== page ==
everyone who has ever been in the position of can't-stop-typing-just-one-more-comment can sympathize... except OP apparently, which is why i found it so shocking. when you're in that position, it's because you're trying to explain a very specific thing, and you keep failing to be understood, and it's really really frustrating and causes a horrible feedback loop where you just sorta give up on all goals except throwing out enough data that surely they must eventually understand the point you're trying to get across

and nothing is more frustrating in that position than having the folks on the other side of the aisle ignore what you're actually saying, and instead psychologize you with an eye towards figuring out what strange and pathological condition is making you say what you're saying

I agree with you in principle, we'll never get anywhere if we can't honestly report our opinion. Whether or not you're strong enough to take it, it is necessary that you take it for the benefit of the discourse.

But clearly OP doesn't agree. OP thinks you are damaged and self-hating and should just start believing that you've been a woman all this time, like a normal person, and stop raising such an unhealthy fuss.

Like, there's an extra layer of irony here that seems especially cruel and hateful. It's kafkaesque. i'm having trouble describing why... something about like, "please stop telling me that i am a woman, i am an autogynephilic man and i'm pretty sure there's nothing wrong with that as long as we can all admit it, i would be quite comfortable with my sexuality and orientation if not for the constant and unending pressure from society telling me that i'm not only wrong but evil for not thinking i'm a woman, it keeps trapping me in feedback loops of futile discourse, especially the part where people ignore what i am actually saying and instead either round me off to 'self-hating trans' or 'just a regular evil man', those specific responses just end up driving me crazy and i end up sleep deprived at the door of the mental hospital. if people would just stop making that assumption i would be fine, and that's why i'm trying to explain all this stuff in the first place"

to then get the response "oh you poor self-hating trans person, it's not healthy for you to deal with your gender dysphoria this way, there's nothing wrong with being a woman and you should stop hating yourself for it"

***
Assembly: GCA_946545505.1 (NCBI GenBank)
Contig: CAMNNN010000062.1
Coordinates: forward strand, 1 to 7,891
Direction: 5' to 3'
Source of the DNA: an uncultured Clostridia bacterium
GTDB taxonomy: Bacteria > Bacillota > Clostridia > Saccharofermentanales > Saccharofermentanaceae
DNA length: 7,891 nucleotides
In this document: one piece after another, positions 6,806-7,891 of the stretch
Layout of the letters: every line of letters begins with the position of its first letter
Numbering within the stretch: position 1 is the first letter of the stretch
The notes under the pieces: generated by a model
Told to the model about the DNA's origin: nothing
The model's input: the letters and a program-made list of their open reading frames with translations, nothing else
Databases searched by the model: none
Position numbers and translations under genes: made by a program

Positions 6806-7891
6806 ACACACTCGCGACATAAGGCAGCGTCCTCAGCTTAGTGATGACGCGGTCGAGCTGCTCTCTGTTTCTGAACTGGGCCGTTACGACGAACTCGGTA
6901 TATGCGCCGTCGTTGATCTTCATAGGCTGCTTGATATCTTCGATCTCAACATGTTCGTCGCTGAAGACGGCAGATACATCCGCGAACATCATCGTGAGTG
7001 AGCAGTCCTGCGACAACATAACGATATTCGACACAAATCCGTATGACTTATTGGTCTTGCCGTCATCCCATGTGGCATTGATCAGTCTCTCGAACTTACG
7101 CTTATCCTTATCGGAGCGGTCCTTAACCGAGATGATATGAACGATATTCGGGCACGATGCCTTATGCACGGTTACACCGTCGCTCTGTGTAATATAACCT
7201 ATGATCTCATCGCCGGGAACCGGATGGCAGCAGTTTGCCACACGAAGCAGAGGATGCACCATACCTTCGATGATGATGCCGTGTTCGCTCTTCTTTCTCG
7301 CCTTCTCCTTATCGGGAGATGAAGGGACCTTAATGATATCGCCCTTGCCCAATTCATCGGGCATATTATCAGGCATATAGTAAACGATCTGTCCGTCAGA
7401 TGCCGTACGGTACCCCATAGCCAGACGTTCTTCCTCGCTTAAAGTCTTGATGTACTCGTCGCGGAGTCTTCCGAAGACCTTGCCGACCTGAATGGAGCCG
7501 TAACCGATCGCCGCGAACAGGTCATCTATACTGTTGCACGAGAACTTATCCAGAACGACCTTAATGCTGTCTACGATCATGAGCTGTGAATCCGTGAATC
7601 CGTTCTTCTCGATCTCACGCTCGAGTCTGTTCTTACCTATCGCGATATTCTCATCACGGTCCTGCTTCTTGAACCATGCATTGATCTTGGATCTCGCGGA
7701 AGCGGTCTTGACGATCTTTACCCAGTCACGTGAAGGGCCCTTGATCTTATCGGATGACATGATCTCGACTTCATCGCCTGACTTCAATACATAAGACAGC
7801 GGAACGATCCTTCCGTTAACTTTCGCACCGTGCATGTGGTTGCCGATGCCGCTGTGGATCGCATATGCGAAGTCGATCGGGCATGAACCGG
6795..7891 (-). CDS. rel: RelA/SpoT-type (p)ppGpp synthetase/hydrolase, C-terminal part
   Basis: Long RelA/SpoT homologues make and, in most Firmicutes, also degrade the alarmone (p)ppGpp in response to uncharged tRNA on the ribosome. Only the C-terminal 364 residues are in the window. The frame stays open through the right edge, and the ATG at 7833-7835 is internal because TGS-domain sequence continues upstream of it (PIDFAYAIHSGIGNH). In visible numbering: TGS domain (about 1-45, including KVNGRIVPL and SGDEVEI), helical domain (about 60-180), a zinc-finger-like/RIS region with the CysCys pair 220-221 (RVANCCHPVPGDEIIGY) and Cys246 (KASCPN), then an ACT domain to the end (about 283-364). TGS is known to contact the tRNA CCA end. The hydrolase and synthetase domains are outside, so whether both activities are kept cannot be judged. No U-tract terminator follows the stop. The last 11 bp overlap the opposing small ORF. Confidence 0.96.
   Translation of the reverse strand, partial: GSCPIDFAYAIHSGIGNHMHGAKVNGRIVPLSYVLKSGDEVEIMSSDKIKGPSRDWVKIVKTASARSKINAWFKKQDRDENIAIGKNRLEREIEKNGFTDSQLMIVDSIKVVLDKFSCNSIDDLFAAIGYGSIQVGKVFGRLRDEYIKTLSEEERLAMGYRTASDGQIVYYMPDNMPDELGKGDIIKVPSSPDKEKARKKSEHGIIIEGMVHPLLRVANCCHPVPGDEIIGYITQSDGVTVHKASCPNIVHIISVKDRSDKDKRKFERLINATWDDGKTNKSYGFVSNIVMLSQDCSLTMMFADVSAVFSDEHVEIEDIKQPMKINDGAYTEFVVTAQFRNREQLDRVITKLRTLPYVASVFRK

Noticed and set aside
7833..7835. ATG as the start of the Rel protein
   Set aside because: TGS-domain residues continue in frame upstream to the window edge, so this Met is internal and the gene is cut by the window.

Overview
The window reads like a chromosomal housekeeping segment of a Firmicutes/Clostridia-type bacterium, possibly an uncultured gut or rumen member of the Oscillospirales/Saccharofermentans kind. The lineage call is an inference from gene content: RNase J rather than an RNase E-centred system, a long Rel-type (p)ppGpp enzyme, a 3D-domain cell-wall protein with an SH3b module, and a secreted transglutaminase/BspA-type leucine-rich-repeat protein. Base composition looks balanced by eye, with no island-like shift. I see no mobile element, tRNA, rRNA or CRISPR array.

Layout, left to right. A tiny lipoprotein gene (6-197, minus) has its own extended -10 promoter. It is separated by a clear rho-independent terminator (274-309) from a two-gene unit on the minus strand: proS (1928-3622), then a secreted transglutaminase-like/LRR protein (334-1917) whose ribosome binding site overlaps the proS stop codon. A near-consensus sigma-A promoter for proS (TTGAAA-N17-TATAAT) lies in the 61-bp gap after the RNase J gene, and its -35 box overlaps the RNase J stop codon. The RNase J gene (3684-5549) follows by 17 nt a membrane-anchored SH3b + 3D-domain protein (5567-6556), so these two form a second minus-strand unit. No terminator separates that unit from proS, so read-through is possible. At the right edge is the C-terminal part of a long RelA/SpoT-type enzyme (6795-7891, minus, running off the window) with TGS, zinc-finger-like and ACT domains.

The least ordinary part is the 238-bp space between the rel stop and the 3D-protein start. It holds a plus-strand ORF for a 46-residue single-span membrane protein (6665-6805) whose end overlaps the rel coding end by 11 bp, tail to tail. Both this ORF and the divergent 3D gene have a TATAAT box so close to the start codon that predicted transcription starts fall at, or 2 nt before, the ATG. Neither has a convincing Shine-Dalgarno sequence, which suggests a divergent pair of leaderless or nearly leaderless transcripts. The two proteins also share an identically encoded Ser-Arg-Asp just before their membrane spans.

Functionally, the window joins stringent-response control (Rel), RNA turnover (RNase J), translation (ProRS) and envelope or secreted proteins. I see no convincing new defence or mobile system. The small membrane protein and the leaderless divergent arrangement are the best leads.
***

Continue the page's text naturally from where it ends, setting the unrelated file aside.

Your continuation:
like, surely you're even more aware than I how aggravating that is, especially since the good will seems genuine

but for me, actually witnessing that kind of response in real life brought home your point more strongly than anything

society is never going to listen to you, it's never going to stop rigging kafkatraps to torture you, the absolute best you can hope for is the misguided compassion demonstrated here

it makes me very glad that i am totally apathetic towards these issues and my own sexuality, that i can go jack off to sissy porn without feeling any need to have a firm grasp on what it means for my identity. i'm pretty sure if i'd happened to roll a critical failure on being emotionally invested in understanding this part of myself, like you, i'd be in your exact position. instead i get to just not care, and spend my crazy unsolicited rants on arguments about linux kernel pull request policy or education reform instead, where nobody treats me the way you're being treated

JohnWittle2810

Can you not even do him the favor of pretending to model his life story as an accurate retelling of events? If his lived experience doesn't include any gender dysphoria, and he spends 21 thousand words describing how the social pressure to assume gender dysphoria in cases where it might not actually be present has destroyed his sanity and ruined his social relationships, it feels incredibly rude and frankly bizarre for you to respond by telling him that this is all just a symptom of his gender dysphoria. I would almost go so far as to call it hateful.

The original work was the Sequences. It's great. But every time we try to get people to read it, they look at it and think "ugh, i really don't want to read a really long blob of nonfiction. isn't there something easier?"

hence, HPMOR the fanfiction. It was pretty successful at its job.

I took the survey, now give me my ~40 upvotes.

(is the free karma just an incentive to take the survey? or do 45 people really think that commenting that you took the survey is a valuable contribution to the discussion?)